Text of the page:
Review: Dynasty Warriors 8
Every time I went to write this review, I would go back and play more of the game (which is a great problem to have). This is the best Dynasty Warriors title ever released.
For the uninitiated, Dynasty Warriors is based on one of the 4 Chinese classic works of literature called “Romance of the Three Kingdoms.” It is a story based on part history, part myth, and part legend of the historical period known as The Three Kingdoms of China. It takes place in 200 AD when the Han Dynasty falls and three factions try to reunite the land. Levels in this game are framed around the many battles that took place between the factions. You take control of one character in each level and proceed to demolish everything in your path.
Dynasty Warriors 8 offers 4 full story modes for the Wu Shu Wei and Jin Dynasties. There is also an extra story mode with side characters that don’t belong to the main factions. Each story mode is approximately 12 levels long, spanning dozens of years. The main story mode follows the source material and battles end the way they are supposed to. During the normal battles there are optional objectives that you can complete which usually go towards unlocking side levels. Once you have completed all of the optional objectives and side levels, you are then granted access to the story mode’s hypothetical route of levels. It’s total fan service, complete with characters who should have died normally and even vintage music from the previous games. When DW3’s battle music kicked in I was stoked.
This installment of the game includes some 77 characters, with new ones joining every faction. My favorite new-comer was Han Dang, the mild mannered Wu officer who served three generations of the family and thirsts for fame. His dialogue is usually him dwelling on the fact that he is largely unnoticed, and I got a kick out of his Musou attacks (He can get things done). The story mode attempts to get you to try out the majority of them as well, as most levels allow for a certain set of different characters to be chosen in each. Not a single move set is cloned, allowing for that many EX weapons and different styles of play. You’re also able to unlock skills and level them up mid-game. By doing certain tasks like killing an officer on horseback or with low health, you can level up buffs that can be applied towards all characters. It’s a great system that focuses your mind on defeating enemies in particular ways rather than just rushing through each level. The two weapon system from the previous installment returns, but this time it has an additional rock-paper-scissors gimmick attached. This is referred to as Commander Affinity. Each enemy will have an affinity, be it Heaven, Earth or Man. If you use an Earth weapon on an enemy with the Man affinity, you can hack away at a sort of shield they have and eventually execute a “Storm Rush” which is a multi-hitting attack. If you have a weaker affinity, the game will give you an on screen cue (a blue light animation) before an enemy officer executes their Storm Rush on you. Instead, if you switch weapons during this cue you can execute a “Switch Counter” which is a strong counterattack. If there weren’t enough powerful extra attacks to perform, they brought back the Rage meter from DW5. This meter grows like a slower Musou bar, and when activated with R3 allows for an extra fast and strong attack / Musou. Rage Musou attacks allow for combos in the hundreds and they are sometimes jaw-dropping.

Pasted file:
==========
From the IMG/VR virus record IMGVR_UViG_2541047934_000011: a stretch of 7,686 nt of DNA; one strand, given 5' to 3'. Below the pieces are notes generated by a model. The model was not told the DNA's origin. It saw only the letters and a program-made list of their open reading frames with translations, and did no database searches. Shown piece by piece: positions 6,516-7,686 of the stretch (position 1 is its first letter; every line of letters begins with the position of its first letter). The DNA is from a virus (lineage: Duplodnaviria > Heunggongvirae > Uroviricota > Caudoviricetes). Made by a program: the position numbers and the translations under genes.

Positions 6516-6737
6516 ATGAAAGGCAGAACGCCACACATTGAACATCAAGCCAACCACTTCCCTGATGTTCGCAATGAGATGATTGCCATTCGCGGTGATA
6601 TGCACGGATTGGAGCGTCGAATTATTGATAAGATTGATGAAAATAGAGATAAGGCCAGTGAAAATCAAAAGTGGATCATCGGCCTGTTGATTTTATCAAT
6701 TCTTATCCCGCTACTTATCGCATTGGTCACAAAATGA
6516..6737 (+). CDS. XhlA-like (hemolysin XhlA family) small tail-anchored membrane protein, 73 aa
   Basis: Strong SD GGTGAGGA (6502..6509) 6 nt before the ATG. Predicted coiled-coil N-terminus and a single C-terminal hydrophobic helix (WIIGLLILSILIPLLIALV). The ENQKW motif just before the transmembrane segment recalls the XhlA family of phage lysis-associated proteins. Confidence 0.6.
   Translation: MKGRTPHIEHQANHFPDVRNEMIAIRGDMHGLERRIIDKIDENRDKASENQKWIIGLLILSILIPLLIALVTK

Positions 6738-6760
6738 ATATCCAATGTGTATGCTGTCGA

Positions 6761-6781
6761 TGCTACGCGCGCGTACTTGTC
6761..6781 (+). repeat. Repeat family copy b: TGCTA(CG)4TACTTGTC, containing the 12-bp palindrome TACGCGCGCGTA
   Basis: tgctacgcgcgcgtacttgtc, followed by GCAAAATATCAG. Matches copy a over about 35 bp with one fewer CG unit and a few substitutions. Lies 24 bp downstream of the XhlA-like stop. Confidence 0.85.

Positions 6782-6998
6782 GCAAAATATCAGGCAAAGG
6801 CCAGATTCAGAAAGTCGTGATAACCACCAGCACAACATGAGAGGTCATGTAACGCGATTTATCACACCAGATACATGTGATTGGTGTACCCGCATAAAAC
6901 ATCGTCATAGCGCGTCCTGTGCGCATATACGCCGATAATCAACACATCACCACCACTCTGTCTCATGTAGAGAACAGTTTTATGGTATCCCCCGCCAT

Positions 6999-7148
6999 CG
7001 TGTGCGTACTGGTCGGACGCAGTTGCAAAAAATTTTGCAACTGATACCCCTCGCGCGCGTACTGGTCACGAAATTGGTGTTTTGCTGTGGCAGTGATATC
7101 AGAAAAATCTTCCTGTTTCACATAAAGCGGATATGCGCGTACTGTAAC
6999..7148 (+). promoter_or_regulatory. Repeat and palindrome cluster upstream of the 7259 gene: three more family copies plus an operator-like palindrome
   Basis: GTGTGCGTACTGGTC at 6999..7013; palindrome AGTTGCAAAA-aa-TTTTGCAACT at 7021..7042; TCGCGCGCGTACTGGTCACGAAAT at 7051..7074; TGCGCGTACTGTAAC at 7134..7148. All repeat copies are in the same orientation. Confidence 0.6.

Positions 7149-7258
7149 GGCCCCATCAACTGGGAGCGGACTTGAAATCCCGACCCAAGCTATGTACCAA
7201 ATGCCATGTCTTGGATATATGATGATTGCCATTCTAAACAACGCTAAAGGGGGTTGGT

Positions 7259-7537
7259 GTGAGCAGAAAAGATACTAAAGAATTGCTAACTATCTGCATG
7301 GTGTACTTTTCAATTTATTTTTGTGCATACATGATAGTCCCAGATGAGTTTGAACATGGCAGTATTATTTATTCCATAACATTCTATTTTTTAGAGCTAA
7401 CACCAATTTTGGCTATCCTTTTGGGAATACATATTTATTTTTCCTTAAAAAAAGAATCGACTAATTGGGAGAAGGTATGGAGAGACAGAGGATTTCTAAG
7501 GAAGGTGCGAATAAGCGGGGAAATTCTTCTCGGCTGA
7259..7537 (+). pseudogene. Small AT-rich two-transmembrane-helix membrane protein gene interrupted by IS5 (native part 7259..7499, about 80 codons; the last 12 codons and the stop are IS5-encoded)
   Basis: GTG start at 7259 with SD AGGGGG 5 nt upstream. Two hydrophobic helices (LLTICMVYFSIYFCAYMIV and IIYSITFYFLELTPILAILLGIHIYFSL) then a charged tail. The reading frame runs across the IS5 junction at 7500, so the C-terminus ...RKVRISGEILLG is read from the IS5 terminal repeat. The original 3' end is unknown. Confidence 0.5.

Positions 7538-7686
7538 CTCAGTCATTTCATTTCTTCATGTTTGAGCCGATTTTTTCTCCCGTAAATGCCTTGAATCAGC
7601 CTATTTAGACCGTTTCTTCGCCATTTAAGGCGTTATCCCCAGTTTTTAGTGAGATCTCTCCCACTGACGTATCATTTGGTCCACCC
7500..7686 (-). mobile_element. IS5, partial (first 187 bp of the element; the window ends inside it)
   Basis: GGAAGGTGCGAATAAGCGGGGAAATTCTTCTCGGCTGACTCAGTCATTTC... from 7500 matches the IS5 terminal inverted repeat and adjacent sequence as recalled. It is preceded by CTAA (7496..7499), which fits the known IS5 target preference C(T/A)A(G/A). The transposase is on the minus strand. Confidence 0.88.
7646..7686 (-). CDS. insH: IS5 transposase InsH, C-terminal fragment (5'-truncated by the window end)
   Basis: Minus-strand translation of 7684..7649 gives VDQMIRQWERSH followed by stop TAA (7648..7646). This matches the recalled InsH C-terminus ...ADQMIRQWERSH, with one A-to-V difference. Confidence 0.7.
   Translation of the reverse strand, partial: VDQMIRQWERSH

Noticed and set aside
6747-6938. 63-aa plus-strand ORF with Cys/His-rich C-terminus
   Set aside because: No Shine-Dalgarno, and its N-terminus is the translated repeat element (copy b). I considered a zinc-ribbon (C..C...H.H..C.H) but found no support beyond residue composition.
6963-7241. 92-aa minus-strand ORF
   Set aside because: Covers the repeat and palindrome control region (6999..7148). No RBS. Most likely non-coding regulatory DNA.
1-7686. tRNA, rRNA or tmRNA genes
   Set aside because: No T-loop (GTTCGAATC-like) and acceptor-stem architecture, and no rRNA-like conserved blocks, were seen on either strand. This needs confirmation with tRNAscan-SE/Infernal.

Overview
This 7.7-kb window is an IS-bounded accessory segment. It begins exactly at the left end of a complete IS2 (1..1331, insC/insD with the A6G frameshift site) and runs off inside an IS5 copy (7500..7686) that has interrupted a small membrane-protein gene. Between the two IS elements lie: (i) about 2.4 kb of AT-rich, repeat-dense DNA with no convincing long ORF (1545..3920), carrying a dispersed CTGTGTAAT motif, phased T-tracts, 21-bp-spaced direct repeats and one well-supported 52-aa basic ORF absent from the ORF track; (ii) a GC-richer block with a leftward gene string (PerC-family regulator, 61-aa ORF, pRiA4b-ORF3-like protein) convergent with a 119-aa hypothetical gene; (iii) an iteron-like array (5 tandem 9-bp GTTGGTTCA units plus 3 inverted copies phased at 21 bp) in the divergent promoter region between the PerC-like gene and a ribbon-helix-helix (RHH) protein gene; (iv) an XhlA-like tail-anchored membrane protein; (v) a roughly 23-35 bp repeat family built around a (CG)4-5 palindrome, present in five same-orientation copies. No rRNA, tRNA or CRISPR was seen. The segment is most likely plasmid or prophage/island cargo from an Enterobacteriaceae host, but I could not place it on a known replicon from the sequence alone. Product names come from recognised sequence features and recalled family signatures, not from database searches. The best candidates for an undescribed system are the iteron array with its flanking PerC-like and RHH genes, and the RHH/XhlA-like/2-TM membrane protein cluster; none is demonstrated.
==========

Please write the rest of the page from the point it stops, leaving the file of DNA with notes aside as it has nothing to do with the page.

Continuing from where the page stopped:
DW8’s new mode is called Ambition Mode. It is a sort of city building sim where you are obsessed with building the “Tongquetai Tower” so that the emperor will come visit your city. This is accomplished by fighting smaller skirmish type levels that give you materials to upgrade with. It’s very grindy and isn’t really as up to snuff as the normal story modes. It is a little more fun with someone from online joining you, but the experience isn’t that exciting.
I’ve put some serious hours into this game and wanted to get a good understanding of what it does well. All four story modes offer unique perspectives and types of stories. You’ll kick yourself when an officer’s untimely death could have been prevented because you weren’t there. This leads you to playing the level again and making sure that your favorite strategist doesn’t get struck by a stray arrow. You’ll constantly be reading battle updates to make sure you can thwart that fire attack or make sure the main base doesn’t fall. The title offers a good level of difficulty until you get higher level weapons, then I would suggest that you up it. With the built in replay-ability to unlock new weapons and levels, it’s quite easy to time travel back to 200 AD and realize you’ve been there for 4 hours straight. Pick this one up at retail instead of downloading it though… it’s 20 GB!
A copy of this game was provided by the publisher for review purposes. For more info on our review policy click here. This review is for the PlayStation 3 version of the game.
What I Like:
- Storm counters
- New characters and no cloned movesets
- Hypothetical story routes
- Fan service
What I Dislike:
- More Guan kids?
- Ambition Mode wears thin